(4) provided that each party “fully understands the terms, provisions, and legal consequences of this agreement” upon the opportunity of each to separately consult with independent counsel if so inclined.


Four days later on January 24th, without consultation with a lawyer or other legal professional, Father voluntarily signed the premarital agreement before a Billings notary public. The parties then married in a civil ceremony three days later on January 27, 2020. Following dissolution of the marriage, the court placed the child in the primary residential custody and care of Surrogate with lesser specified time with Father. Father timely appealed the District Court's judgments to the extent that they adjudicated nonparent parental rights, and a resulting parenting plan, in favor of Surrogate. Held:

1 nothing express or manifestly implicit from express language of parties' gestational carrier agreement precluded surrogate from later‑acquiring a parental interest or right in child by other legal means, such as by marriage;

2 parties' gestational carrier agreement terminated by its terms on surrogate's relinquishment of child upon discharge from hospital;

3 father voluntarily signed the premarital agreement, and thus, it was a validly formed and enforceable contract;

4 provision in parties’ premarital agreement, stating that surrogate had a parent‑child relationship with child, was not unconscionable and, thus, was enforceable; and

5 trial court erroneously adjudicated non‑parent “parental interest” in favor of surrogate, thereby placing child in primary custody of surrogate, without statutorily required predicate finding of fact that father's conduct was contrary to child‑parent relationship.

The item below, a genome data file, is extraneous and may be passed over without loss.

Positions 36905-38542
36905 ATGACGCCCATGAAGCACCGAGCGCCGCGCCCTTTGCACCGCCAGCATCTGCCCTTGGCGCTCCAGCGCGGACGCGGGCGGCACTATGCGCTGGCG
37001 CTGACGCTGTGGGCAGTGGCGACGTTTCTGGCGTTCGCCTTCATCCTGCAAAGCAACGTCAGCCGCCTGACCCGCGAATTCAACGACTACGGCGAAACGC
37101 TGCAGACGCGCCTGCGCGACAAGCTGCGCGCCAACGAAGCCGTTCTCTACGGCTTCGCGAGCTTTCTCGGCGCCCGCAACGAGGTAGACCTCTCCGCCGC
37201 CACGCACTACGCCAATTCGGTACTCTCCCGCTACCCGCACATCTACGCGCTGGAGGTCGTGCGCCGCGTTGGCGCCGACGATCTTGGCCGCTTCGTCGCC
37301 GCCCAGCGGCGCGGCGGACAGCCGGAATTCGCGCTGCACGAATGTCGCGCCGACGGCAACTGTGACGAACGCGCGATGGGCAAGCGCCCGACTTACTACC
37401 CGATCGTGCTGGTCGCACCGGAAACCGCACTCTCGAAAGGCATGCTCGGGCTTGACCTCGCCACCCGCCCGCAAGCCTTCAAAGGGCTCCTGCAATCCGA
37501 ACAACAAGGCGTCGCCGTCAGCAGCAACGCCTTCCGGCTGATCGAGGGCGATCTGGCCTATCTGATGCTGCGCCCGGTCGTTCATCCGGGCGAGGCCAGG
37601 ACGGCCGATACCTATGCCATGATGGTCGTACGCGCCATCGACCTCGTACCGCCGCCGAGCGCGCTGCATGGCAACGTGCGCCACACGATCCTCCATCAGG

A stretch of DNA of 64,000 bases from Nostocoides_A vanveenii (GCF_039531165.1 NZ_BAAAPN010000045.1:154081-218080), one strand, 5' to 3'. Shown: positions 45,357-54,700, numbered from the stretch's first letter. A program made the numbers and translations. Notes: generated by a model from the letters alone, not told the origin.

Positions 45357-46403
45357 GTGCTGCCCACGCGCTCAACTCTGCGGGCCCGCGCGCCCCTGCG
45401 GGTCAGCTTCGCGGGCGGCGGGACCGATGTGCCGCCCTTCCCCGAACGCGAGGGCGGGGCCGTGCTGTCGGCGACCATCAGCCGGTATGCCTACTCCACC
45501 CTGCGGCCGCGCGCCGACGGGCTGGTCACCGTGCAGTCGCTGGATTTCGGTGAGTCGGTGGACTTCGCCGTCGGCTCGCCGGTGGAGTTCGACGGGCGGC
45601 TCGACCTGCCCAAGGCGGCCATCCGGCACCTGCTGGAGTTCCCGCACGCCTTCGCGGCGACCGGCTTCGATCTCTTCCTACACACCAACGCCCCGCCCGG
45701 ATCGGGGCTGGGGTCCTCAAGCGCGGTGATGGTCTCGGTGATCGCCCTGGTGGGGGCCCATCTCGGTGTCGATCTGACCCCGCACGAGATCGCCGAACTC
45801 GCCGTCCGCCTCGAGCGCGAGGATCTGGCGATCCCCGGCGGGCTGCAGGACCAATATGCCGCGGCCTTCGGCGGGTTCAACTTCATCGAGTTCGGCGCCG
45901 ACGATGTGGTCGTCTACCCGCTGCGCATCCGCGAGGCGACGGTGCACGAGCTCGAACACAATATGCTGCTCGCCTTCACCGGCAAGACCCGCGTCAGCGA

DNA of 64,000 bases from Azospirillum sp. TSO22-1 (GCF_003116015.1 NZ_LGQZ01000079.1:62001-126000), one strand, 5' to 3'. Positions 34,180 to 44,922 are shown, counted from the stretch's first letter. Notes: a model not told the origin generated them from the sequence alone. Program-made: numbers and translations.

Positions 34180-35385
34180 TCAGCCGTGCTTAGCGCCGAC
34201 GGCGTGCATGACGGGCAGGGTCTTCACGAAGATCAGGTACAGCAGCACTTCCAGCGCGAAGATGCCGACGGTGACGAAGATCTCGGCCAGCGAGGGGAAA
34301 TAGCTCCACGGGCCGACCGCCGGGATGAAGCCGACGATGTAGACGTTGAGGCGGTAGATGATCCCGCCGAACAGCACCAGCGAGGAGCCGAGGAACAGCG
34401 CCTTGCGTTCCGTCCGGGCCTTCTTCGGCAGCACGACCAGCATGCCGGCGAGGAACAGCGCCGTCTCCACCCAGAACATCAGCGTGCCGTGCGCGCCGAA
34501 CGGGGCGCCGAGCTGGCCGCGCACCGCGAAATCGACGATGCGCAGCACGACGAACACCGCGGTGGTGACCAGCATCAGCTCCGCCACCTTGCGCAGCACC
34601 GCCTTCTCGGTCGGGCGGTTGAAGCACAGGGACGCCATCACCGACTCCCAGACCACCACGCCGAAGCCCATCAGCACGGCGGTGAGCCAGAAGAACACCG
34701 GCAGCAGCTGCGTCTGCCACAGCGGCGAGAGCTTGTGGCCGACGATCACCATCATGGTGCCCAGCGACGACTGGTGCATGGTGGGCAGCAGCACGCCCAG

Tilsen v. Benson, 347 Conn. 758, 299 A.3d 1096 (Connecticut Supreme Court, September 5, 2023):

The principal issue in this appeal requires us to consider the extent to which a Connecticut court may enforce the terms of a “ketubah,” which is a contract governing marriage under Jewish law, without entangling itself in religious matters in violation of the first amendment to the United States constitution. The plaintiff, Jon‑Jay Tilsen, appeals from the judgment of the trial court dissolving his marriage to the defendant, Miriam E. Benson. On appeal, the plaintiff contends that the trial court improperly (1) denied his motion to enforce the terms of the parties’ ketubah as a prenuptial agreement on the ground that doing so would violate the first amendment, and (2) issued certain financial orders that were based on a clearly erroneous finding as to his earning capacity, were not based on his net earning capacity, and did not reflect his current financial circumstances. We disagree and, accordingly, affirm the judgment of the trial court. As to the Ketubah,